I can’t tell you how many columns I’ve read lately acknowledging that Republicans are in deep disarray. But most of these, and many more, concede the Democrats’ own problems prevent them from capitalizing on the GOP difficulties.
Both observations, I think, are largely true. But the parties’ respective problems stem from different sources. Much of the Republicans’ problems result from their being in power at an extraordinary time and the unrealistic expectations the public demands from its leaders.
We live in an enormously dangerous world. We don’t even know for sure who our enemy is. Yes, it’s radical Islamic terrorists. But what about ostensibly less radical Muslims? How about anti-American Arab populations whose governments are controlled by apparently America-friendly regimes, like the UAE?
Our failure to recognize our ambivalence about the degree to which we can trust "friendly" Arab states, whether the UAE, Saudi Arabia, or even the newly formed Iraqi government once we loosen the reins, clouds our judgment. If the Dubai Ports deal demonstrates nothing else, it reveals our uncertainty in that we’ve fully identified the enemy.
As ominous a threat as Communism was, the threat came from its dictators. The subject people, all oppressed, were hardly invested philosophically, much less theologically, in Marxism, which had long since lost its idealistic appeal — except, perhaps, to European and American "intellectuals" — and become an excuse for subjugating the people it promised to deliver.
But radical Islam is an animating worldview, for which many of its adherents are willing to martyr themselves. Unlike Communism, the global threat it represents does not wholly depend on the rise and fall of nation states.
President Bush inherited the War on Terror. He didn’t have the choice of inaction, like President Clinton before him. Once our mainland was attacked, we had to respond, quickly and decisively, though we didn’t have a sufficient understanding of the nature and extent of our enemy and hadn’t yet developed a comprehensive strategy to deal with Islamic terrorists. But President Bush, building on a prescient blueprint drafted by President Reagan, formulated one with remarkable alacrity.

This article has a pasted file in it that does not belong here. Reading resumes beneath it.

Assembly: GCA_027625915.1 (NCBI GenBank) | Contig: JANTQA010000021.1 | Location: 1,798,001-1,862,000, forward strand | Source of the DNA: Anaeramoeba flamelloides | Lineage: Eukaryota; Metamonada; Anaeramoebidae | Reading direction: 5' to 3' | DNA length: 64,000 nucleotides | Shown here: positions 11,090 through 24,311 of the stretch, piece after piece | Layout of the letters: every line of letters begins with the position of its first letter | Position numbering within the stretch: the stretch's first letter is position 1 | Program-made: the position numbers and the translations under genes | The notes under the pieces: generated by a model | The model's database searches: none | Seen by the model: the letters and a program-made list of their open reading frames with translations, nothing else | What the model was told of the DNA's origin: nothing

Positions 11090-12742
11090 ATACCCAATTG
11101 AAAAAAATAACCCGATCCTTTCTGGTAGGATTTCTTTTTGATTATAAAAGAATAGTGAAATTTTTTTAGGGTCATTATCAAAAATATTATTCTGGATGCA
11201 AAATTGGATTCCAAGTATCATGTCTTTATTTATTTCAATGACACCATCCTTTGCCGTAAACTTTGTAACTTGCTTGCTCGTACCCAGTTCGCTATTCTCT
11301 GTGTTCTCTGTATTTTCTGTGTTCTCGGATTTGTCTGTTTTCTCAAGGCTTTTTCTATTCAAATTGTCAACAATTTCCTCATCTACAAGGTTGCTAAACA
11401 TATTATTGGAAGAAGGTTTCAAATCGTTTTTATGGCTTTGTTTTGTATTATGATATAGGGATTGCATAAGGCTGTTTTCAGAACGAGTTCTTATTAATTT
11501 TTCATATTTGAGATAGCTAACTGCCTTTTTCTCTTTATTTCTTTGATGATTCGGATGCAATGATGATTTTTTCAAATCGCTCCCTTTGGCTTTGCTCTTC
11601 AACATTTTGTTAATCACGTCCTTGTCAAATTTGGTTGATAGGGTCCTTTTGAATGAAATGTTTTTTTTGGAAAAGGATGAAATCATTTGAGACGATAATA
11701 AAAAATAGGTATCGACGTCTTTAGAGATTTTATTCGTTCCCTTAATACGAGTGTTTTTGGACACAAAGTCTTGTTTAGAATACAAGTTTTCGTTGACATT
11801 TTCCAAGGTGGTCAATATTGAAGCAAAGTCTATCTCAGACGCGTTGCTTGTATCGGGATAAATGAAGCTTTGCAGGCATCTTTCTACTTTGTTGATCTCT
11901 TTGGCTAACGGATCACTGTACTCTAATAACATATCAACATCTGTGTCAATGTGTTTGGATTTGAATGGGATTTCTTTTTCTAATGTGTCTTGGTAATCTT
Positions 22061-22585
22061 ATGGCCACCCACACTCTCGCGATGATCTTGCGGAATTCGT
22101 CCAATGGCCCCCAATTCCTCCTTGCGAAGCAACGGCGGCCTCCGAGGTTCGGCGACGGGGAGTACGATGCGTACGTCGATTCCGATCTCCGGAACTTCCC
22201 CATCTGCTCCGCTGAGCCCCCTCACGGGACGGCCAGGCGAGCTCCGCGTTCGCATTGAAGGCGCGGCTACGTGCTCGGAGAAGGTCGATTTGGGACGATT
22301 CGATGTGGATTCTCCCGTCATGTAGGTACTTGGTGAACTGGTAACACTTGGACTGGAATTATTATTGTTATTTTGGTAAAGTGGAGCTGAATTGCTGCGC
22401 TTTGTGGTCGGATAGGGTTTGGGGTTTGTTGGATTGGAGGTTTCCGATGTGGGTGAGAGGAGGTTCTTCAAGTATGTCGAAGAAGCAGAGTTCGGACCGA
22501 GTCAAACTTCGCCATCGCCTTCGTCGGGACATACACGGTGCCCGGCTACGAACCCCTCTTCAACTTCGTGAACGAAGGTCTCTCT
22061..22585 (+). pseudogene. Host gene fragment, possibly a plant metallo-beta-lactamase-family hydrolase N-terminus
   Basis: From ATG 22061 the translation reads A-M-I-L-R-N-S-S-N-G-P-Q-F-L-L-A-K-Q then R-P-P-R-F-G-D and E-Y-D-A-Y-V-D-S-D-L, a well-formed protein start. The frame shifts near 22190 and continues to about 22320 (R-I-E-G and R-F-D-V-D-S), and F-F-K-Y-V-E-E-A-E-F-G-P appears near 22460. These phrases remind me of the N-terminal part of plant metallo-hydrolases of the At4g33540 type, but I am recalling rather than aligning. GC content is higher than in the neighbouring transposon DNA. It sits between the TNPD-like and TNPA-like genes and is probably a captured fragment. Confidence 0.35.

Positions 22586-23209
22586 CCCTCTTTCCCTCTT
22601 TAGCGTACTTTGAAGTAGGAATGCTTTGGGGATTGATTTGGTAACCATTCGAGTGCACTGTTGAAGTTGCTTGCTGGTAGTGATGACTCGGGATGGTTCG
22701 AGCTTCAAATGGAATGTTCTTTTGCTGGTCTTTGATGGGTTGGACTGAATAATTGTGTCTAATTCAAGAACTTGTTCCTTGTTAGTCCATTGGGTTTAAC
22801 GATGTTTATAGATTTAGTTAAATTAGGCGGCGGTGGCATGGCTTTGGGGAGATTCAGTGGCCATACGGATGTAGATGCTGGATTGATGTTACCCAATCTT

While things appeared to be going well, President Bush was widely respected and most Americans felt comfortable under his national security stewardship. But war is unpredictable and doesn’t always go as planned. The only thing certain about it, say the generals, is the inevitability of the unexpected. This, I believe, is where many of the president’s problems lie.
We are a proud people, with an unusual knack for solving problems: We have conquered frontiers of science and technology we never even dreamed we would confront. But with these conquests and our increasing societal acclimation to instant gratification, we have become spoiled. We demand perfection in an imperfect world, immediate resolution of problems that are necessarily long term, and, more to the point, veritable clairvoyance in our foreign policy dealings.
If not American society as a whole, the Democrats for sure demand clairvoyance from this president. They say that because we didn’t find WMD stockpiles in Iraq, he lied in saying they were there. But since when has lying been defined as affirming something as true you believed at the time was true, but later discovered might not have been? Democrats have also condemned Bush for failing to anticipate, with certainty, all the consequences of removing Saddam, including the intramural sectarian strife — which has been exaggerated by the antiwar media.
Never mind that no one could possibly have known for sure what would happen if we removed Saddam. We still can’t be sure today. But President Bush, being in office at the time, had to make the hard decisions without the luxury of the hindsight lenses with which he is now being judged by his exacting, armchair detractors.
Even if he could have foreknown a measure of chaos would ensue in the wake of the vacuum created by deposing Saddam, he most likely would still have decided to attack Iraq, because he reasonably believed, based on the best available information, that Saddam posed a threat to our national security.
Must we remind ourselves that war is not an exact science? In the War on Terror, we must not let the perfect be the enemy of the good.
For example, we shouldn’t abandon President Bush’s secondary goal of civilizing and pacifying the Middle East through democratizing Iraq, just because it is far from guaranteed. Does anyone have a better, more constructive, idea? You can be sure the Democrats don’t.
Their lack of viable alternative plans, though, is not because they haven’t thought about them. Rather, it’s symptomatic of (and inherent in) their worldview, which paralyzes them from sober leadership and decisive action in the War on Terror. This is the primary reason they are powerless to exploit the president’s current difficulties. I’ll explore this phenomenon next time.
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